Samsung’s soon-to-launch Gear S2 smartwatch
FYI, this story is more than a year old
Amidst the pile of hastily written hands-on “reviews” of Samsungs latest phablet line up, a crucial and tantalising piece of tech news went unnoticed as reviewers who’d barely spent any time at all with the Galaxy S6 Edge+ or Note 5 clambered to get their opinions published.
At the New York launch event, Samsung’s Gear S smartwatch was also briefly teased in a rapid fire video. Samsung promised that more information will follow at an event in Berlin on September 3; here’s what we know so far.
With the Gear S2, Samsung have ditched Android wear in favour of the more energy efficient and compact Tizen OS which they designed in-house.
The good news: This could translate into a battery life spanning several days rather than the 12-14 hours you get with Android wear.
The not so good news: The stable of apps for the Gear S could look pretty thin, especially when compared to what is available for Android wear and the Apple Watch.
The Gear S will also feature a round rather than a rectangular screen, giving the Gear S design parity with the Moto 360, LG Watch Urbane and the Huawei Watch. Many also argue that a round face gives a smart watch a significantly more traditional look.
The good news: The Gear S should look a lot more like a high end time piece, rather than a wrist mounted brick with a battery.
The not so good news: It’s too early to tell how thick (or thin) the Gear S will be, and this could be a big factor figuring in its wearability.
The all too brief teaser clip provided some enticing insights into Samsung's interface design. The Gear S2’s interface looked extremely clean and uncluttered (which is definitely a good thing when your screen is just over an inch in size). The flat look of the interface elements also helps keep things looking crisp and clean. While home screen looked a lot like the much hyped Apple Watch, it (unlike the iWatch) looks intuitive to navigate thanks to a wheel like arrangement where the user could run their finger around the edge of the screen to select a specific app. Not only did this look intuitive to use, but it could also have a huge bearing on the of the Gear S2’s overall usability.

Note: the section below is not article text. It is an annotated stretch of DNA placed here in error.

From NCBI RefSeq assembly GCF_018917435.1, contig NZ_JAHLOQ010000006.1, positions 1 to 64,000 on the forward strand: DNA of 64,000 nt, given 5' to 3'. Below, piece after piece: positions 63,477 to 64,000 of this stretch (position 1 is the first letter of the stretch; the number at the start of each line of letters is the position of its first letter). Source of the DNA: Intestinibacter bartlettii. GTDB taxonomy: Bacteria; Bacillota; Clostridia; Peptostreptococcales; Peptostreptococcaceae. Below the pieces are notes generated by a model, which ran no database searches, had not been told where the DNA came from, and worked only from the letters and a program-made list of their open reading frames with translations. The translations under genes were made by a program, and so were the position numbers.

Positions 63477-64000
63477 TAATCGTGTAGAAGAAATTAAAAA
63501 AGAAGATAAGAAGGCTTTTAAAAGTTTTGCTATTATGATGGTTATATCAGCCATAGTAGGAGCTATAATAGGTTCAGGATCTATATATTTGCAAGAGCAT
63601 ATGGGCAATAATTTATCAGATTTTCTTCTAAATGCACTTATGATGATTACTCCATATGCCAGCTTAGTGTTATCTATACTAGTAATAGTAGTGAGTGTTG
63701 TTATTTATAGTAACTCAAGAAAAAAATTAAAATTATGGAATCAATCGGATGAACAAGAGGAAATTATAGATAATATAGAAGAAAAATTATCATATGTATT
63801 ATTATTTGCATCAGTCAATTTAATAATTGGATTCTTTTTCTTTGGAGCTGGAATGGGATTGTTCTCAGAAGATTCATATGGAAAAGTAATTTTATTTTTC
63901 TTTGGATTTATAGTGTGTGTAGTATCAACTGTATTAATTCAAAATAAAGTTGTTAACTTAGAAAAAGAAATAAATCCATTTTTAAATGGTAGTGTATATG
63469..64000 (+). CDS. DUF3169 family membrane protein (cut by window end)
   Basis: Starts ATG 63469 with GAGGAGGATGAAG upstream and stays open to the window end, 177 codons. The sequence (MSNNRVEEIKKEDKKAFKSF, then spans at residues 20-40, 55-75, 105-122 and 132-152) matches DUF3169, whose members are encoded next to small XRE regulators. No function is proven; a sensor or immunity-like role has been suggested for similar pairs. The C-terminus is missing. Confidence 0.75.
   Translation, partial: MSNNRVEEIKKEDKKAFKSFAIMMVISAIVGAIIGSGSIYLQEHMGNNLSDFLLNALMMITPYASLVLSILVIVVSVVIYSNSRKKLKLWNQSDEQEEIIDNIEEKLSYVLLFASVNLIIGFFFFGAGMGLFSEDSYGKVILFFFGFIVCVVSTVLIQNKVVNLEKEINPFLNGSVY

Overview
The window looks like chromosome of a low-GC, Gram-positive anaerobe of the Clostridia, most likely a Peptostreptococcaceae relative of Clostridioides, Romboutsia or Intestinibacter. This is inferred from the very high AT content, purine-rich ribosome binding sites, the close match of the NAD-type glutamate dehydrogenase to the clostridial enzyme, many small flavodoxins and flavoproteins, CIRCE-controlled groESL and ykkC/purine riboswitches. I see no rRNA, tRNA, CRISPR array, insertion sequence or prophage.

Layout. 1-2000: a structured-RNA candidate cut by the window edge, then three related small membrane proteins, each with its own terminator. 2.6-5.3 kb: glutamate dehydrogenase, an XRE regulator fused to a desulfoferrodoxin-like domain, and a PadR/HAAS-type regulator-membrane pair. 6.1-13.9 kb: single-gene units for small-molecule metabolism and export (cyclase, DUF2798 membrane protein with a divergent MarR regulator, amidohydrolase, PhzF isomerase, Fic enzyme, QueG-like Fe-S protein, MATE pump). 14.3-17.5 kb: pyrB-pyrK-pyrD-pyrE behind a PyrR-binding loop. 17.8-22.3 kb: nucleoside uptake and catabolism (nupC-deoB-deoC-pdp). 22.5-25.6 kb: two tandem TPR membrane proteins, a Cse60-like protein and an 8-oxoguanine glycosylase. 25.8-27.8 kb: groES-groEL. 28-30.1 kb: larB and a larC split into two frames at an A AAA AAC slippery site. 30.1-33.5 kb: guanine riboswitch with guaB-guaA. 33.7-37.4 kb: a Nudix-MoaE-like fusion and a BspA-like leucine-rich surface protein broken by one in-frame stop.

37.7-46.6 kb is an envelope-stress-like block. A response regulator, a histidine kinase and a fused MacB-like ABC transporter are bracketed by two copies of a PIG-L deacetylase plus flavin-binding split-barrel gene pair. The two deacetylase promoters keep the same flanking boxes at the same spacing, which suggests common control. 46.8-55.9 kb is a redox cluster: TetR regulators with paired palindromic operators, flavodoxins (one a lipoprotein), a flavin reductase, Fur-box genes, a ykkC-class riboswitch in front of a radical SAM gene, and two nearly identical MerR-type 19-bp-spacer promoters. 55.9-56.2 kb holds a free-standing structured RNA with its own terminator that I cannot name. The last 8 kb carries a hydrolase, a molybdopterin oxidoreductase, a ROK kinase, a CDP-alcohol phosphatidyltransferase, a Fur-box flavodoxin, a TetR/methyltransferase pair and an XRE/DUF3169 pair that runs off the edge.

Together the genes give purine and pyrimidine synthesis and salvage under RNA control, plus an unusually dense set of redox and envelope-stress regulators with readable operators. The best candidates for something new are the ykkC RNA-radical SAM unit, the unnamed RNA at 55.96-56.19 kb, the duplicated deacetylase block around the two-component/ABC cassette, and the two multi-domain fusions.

The good: Tidy, crisp and minimalist interface looks easy to navigate
The not so good: Will the Gear S remain touch screen driven , or will it incorporate a clunky crown mechanism. Too many apps could also see wheel of apps icons shrinking to the point of being unusable.
Apps and other bits
The teaser video also showcased a few apps running on the Gear S2. From these brief glimpses, it looks as if the gear S2 has a heart rate sensor and can display notifications such as messages and appointments. Interestingly one of the apps demonstrated looked a lot like the Nike+ app, which means Samsung could have already been working with 3rd party developers to ensure there are some apps in the stable when the gear S2 launches.
The good news: heart rate sensor and support for Nike+ is a good start
The not so good news: Can the Gear S2 and Teizen compete head on with the Apple Watch and the Android Wear app ecosystem? No sign of Samsung Pay?